Emotional Release - Techniques for Spiritual Recovery from Emotional Traumaealing and
When we become willing to see and admit our wrongs, even willing to see something wrong with our attitude, the process of repentance can begin. Repentance is a process of seeing our wrong, being sorry, mourning, realizing forgiveness, letting go of baggage, and being grateful for being forgiven.
When a person is willing to forgive, often because they have been willing to see their own wrong, then their attitude changes. With a humble polarity, the soul is no longer compatible with or in need of angry bitter memories to hang onto. These memories that came about in moments of resentment and judgment now no longer serve any purpose.
By our willingness to forgive others, our Heavenly Father is also willing to forgive us. And when he does, we find it easier to turn around and forgive others.
Most of us have never known forgiveness. All we have experienced is blame. Most of us have never experienced love. All we’ve known is consoling comfort and distraction or the sympathy of other lost sheep.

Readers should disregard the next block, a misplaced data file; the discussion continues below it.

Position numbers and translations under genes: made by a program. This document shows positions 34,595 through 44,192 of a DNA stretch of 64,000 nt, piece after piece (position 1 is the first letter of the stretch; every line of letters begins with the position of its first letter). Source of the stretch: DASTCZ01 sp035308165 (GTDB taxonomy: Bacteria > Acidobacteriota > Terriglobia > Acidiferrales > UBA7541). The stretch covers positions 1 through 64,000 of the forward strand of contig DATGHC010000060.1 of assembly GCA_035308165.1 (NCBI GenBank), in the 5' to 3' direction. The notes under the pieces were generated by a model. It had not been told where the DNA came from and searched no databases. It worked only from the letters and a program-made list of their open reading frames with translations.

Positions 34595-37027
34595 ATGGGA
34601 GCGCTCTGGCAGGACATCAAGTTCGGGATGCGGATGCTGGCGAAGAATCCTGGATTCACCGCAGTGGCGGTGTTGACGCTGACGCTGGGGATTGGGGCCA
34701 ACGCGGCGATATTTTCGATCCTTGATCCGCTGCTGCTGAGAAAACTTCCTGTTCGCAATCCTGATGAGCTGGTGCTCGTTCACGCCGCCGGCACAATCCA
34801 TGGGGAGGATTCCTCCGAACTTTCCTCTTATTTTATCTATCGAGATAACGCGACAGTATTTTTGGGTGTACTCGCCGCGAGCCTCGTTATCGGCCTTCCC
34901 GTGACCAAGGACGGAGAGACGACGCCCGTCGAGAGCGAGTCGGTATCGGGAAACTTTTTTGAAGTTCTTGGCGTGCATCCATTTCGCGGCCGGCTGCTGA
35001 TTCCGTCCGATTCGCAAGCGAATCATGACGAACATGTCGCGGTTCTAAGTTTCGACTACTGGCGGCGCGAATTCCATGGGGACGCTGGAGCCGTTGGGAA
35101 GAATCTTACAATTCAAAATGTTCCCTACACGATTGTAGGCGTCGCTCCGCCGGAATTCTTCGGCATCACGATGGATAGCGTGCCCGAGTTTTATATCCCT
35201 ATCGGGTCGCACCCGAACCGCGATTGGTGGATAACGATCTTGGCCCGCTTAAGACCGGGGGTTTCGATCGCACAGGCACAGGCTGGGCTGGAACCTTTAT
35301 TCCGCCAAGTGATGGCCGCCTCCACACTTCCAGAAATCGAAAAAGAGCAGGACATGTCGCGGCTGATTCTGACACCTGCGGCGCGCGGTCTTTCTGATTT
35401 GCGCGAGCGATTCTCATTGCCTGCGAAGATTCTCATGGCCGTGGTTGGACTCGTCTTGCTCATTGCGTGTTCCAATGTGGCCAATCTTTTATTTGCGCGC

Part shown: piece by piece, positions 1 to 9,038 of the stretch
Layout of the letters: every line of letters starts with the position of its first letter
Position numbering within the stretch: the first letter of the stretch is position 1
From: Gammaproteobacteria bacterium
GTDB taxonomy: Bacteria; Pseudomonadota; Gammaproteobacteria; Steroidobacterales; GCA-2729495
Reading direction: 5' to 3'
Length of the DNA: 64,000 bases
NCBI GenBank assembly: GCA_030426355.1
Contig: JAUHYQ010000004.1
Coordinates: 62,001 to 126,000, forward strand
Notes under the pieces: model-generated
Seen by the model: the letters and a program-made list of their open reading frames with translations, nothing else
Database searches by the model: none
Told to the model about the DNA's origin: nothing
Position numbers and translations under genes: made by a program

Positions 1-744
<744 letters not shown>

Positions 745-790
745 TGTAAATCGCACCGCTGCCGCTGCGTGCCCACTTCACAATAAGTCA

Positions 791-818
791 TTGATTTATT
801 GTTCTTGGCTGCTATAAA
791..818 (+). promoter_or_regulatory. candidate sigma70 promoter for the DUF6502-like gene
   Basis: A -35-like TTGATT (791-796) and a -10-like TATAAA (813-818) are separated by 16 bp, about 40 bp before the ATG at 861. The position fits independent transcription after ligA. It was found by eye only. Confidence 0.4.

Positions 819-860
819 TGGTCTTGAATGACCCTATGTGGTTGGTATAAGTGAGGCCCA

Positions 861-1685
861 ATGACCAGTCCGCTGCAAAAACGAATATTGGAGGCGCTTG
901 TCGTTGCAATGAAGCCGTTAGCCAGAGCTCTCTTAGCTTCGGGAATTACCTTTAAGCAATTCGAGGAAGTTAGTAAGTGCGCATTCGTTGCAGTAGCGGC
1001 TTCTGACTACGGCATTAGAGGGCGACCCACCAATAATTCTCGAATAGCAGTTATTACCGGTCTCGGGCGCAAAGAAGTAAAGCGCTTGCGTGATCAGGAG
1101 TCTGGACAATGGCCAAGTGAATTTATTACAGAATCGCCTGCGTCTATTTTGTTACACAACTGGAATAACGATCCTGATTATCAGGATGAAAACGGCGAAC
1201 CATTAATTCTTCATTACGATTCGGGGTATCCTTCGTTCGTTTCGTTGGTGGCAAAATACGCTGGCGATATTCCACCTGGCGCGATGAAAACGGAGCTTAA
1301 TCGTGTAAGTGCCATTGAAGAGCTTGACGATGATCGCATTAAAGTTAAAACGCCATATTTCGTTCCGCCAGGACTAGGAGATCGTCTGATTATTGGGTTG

But once we respond to God’s (at first chastising) love with repentance and joy, we then become aware of His forgiveness. Once we know that love exists and we experience it first hand, it is easier for us to stop hating and judging others.
In God’s Light of Truth, we see the wrong of hating others, judging them and holding a grudge against them. From that point on, whenever we see a memory where we resented someone or judged them, we realize the error and let go of the sustaining resentment. Soon the memory is also gone.
It is in this way that after the seed change of attitude, we see our errors one by one and they melt away.
I doubt if anyone can truly see their wrong attitude unless the Light of Truth shines in their soul and they are open to its admonishments. Otherwise, the prideful person goes from cradle to the grave, ever looking for self justification.
Death is inevitable result of pride and sin. And so are the preconditions to death that are set up by our pridefulness.
It is better to eat healthy food than unhealthy food. It is better to live a moral lifestyle than an immoral one. It is better to be calmer than to be upset. It is better to be amicable than hostile. It is better to live within the bounds of propriety, modesty and moderation than to engage in risky practices. But ultimately, something more is needed.
an excerpt from Dr. Roland Trujillo's new book on complementary integrated recovery strategies for emotional trauma